DOS SANTOS: So, that's Christine Lagarde, the head of the International Monetary Fund. But of course, today's figures from the US jobs perspective won't just go to highlight how concerned everybody is about the jobs picture in the world's biggest economy.

Let's bring in Felicia Taylor, who joins me now, live from the New York Stock Exchange. So, Felicia, 80,000, worse than expected. Slightly better than the month before, but this is nowhere near what we need to be seeing for the world's biggest economy.

FELICIA TAYLOR, CNN INTERNATIONAL CORRESPONDENT: That's exactly right. When you say slightly better than the month before, we're talking about just a few thousand. It's that double-digit as opposed to triple-digit number that is really worrisome to most people out there.

And you talked about the fact that there were so many long-term unemployed. That is significant, because the longer you're without a job, the more difficult it is to find it.

Let's take a look at where the trend has been since the beginning of the year. In January and February, we actually had pretty decent job growth, and that's what I mean by that triple-digit number, anywhere between 250 and 275, that's the kind of number we need to see on a consistent basis in order for that unemployment number of 8.2 percent to actually drop.

But then, things take a shift for the worse in March, and then from April through the month of June, you see that things have been actually anemic, is what the -- is how they describe it.

And now, we've got three months in a row, so that indicates a kind of a trend, and that's what's really of much concern, not only for the economists out there but for, obviously, the 12.7 million Americans that are out there trying to look for a job.

There were slight glimmers of hope out there. Average hourly earnings increased, the number of hours increased, the leisure and hospitality sectors also increased a little bit, and that means that there are people out there that are actually using their money for discretionary spending. That's good news, there's nothing wrong with that.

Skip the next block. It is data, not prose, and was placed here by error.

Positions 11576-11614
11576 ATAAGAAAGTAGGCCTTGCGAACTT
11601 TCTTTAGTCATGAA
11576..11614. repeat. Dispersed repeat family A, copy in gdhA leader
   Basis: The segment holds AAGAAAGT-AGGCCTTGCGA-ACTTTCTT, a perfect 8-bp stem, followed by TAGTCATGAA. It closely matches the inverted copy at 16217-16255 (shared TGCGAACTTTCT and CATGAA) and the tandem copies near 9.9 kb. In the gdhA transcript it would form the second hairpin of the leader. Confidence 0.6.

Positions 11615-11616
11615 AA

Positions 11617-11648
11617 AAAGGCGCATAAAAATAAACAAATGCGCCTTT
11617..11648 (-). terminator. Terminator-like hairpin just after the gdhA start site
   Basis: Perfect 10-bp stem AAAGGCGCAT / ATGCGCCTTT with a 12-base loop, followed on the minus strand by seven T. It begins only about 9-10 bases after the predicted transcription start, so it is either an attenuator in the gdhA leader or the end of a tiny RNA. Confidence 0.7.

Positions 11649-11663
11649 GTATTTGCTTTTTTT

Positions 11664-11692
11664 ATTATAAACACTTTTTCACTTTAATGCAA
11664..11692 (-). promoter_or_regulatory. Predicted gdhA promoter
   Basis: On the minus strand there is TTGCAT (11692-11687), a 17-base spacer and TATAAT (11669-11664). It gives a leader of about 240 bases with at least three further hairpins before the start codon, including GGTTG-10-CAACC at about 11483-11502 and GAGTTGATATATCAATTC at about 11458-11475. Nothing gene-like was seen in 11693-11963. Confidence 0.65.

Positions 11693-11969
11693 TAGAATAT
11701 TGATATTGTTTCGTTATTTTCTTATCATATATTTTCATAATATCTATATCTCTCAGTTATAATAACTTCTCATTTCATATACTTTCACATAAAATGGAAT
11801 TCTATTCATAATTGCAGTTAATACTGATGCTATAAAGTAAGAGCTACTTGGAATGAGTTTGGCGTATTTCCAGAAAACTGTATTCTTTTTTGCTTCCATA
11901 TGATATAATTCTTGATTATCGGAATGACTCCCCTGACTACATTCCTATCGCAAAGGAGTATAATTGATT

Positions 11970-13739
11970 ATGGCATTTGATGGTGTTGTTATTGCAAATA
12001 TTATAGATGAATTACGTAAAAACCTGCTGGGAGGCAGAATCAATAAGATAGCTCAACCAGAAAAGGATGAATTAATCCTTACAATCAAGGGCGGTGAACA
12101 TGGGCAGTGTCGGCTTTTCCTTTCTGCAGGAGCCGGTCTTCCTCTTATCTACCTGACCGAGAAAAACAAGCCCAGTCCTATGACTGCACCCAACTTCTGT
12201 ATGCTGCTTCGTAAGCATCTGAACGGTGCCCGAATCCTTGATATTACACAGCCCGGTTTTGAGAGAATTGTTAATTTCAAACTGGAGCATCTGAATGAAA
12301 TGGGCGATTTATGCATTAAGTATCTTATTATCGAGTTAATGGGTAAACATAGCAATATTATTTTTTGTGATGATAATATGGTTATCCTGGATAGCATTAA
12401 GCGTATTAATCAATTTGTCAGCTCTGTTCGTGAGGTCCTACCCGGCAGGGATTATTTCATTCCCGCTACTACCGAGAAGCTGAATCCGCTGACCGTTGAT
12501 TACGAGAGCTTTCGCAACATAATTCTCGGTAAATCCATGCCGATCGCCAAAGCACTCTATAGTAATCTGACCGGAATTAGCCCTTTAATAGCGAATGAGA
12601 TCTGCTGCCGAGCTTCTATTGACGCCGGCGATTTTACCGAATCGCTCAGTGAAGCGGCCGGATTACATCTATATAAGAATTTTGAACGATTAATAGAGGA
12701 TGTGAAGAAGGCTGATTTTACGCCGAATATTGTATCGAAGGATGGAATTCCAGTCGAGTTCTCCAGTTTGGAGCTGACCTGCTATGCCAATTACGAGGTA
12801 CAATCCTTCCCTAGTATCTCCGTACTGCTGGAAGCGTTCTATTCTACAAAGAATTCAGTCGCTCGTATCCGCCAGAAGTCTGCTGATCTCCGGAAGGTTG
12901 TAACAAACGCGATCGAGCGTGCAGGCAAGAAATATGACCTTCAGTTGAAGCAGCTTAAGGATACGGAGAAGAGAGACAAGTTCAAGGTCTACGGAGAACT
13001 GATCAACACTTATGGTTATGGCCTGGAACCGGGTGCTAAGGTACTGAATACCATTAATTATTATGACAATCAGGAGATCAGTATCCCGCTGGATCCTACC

But -- and couple that with lower gas prices, and you can see that there's actually, for those who do have a job, that they're actually making a little bit of money and using it to put back into the economy.

DOS SANTOS: Yes.

TAYLOR: The question now, though, is: how dismal is the jobs picture? Is it bad enough for the Federal Reserve to put any kind of stimulus into the system? We spoke with somebody earlier who said there could be a chance before the end of the year.

(BEGIN VIDEO CLIP)

JOHN SILVIA, CHIEF ECONOMIST, WELLS FARGO: The unemployment rate seems really sticky at 8.2 because it's pretty much been there for the last four months or so. So, you kind of get a sense that in economics and politics, what you get relative to what you expect to find your sense of happiness. And this is disappointing, because we're not getting what we had hoped for or expected.

It's more likely to be, perhaps, at the September meeting that the FOMC does decide to move with perhaps a quantitative easing.

(END VIDEO CLIP)

TAYLOR: And obviously, that means that things are necessary or needed to have that kind of stimulus out there. The areas that didn't see any kind of hope were both construction and retail.

There's another 2.5 million people that have just basically given up looking, and that factors into the numbers as well, because it's been so frustrating and has taken so long. I know people that have taken maybe as much as 12 months to find a job. Nina?